Can I burn leaves in my yard?
No. It’s illegal in Strongsville to burn garbage or residential waste, including landscaping debris and leaves.
Is it legal to cook over an open fire?
Yes. Cooking food for human consumption is one of the exceptions to the open burning law. It is also permissible to have a fire to heat tar and for warmth of outdoor workers and strikers.
How about a recreational fire in my back yard?
Recreational fires are permitted in your backyard under the following stipulations: the wood must be seasoned, dry wood and not treated lumber or trash, the fire must be 50 feet from any structure, the fire may not be larger than three feet in diameter and two feet high, a hose or bucket of water should be immediately accessible, and the fire must be completely extinguished when your activity is complete. We ask that you communicate with your neighbors and discuss your recreational activities. Any fires that are determined to create a nuisance, you will be asked to extinguish. For more on recreational fire regulations, click here.
Violating the open burning law is a third-degree misdemeanor, punishable by a fine up to $500 and up to 60 days in jail.
It’s illegal to use a grill on or below a balcony of an apartment building or multifamily dwelling, or within 20 feet of any structure housing three or more families.
It is illegal to release into the sky any object that is on fire, including hot air devices commonly called Chinese Lanterns or Sky Lanterns.
It is illegal under City and Ohio law for anyone other than a licensed exhibitor to ignite or possess fireworks. Violators can be charged with a first-degree misdemeanor, punishable by a fine up to $1,000 and a maximum of six months in jail.
Carseat installation is handled by the Strongsville Police Department as a courtesy to residents. Call (440) 580-3230 to set up an appointment to have a child seat checked or installed.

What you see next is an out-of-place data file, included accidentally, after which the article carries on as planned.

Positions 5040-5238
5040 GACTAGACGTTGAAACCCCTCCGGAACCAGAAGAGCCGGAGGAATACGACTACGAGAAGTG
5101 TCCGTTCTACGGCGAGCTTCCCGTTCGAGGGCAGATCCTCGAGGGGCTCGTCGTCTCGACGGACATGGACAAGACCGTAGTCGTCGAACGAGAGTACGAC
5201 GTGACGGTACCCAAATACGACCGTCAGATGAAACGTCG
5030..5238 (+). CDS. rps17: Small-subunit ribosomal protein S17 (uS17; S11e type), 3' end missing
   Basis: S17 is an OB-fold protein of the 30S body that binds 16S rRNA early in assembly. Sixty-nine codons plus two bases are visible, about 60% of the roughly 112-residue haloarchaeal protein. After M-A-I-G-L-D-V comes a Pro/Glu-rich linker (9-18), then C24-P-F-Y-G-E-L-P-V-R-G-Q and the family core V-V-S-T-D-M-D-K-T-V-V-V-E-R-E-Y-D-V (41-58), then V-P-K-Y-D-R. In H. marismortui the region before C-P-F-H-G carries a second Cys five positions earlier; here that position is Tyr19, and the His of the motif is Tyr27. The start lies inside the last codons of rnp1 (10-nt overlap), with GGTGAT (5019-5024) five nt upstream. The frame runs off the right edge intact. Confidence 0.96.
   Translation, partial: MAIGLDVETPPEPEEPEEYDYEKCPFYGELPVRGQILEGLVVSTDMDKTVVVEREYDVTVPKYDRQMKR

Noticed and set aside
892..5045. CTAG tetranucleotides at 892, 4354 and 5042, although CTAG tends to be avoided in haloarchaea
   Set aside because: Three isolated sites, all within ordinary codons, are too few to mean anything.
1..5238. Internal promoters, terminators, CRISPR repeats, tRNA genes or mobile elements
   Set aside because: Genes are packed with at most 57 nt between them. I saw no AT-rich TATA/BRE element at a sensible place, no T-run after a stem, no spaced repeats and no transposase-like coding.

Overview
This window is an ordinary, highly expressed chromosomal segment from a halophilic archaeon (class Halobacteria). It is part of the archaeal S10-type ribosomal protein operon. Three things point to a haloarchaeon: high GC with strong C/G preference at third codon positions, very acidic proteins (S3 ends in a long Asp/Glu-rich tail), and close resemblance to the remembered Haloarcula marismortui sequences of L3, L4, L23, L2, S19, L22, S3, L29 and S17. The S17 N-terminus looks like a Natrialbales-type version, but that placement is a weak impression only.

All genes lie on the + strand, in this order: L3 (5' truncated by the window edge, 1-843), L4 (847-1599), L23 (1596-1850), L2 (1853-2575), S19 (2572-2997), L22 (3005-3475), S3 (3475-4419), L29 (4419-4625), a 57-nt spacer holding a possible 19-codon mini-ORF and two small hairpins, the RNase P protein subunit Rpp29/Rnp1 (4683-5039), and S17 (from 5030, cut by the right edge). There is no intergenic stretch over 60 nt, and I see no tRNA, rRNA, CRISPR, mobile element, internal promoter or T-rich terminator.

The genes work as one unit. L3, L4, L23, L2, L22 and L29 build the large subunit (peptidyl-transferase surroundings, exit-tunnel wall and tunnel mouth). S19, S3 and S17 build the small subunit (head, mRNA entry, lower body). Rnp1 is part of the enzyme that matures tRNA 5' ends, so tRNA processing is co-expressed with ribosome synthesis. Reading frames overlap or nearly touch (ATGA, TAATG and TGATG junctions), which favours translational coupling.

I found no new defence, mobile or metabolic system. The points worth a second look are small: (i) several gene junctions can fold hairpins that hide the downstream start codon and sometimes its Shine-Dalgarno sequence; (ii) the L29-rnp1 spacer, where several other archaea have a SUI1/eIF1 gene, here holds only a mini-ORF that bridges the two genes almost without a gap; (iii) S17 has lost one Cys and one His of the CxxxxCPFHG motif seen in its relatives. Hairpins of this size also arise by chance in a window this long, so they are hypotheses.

Fire Station No. 1 at 11297 Webster Road has a room that is available to the community for meetings. To reserve the room, call (440) 580-3210.
The department offers first aid and CPR classes to the public. For information or to sign up, contact Charley Walters at email@example.com or 440-580-3210 ext. 5433. CPR training is free of charge for Strongsville residents and non-profit organizations, but a certification card (optional) is $20. For non-residents and those who are taking the class for employment, the cost is $50.
Strongsville is part of Cuyahoga County’s emergency alert network. If you register with Ready Notify, you can expect to receive notifications by text, call or e-mail about emergency events, news, closures, water boil alerts, safety messages and other information. Sign up here.
Residential Lock Boxes
Residential lock boxes are an option for first responders to use in order to gain access to a resident’s house when responding to a medical alert. A small box is mounted on the outside of the building and a key is placed inside. The code to open the lock box is recorded at the Dispatch Center and provided to first responders when they need to access the home. The lock boxes can be purchased from hardware or home improvement stores for about $30. A member of the Fire Prevention Office will be glad to assist in installation and supplying the pertinent information to the Dispatch Center. Click here for more information, or call (440) 580-3225.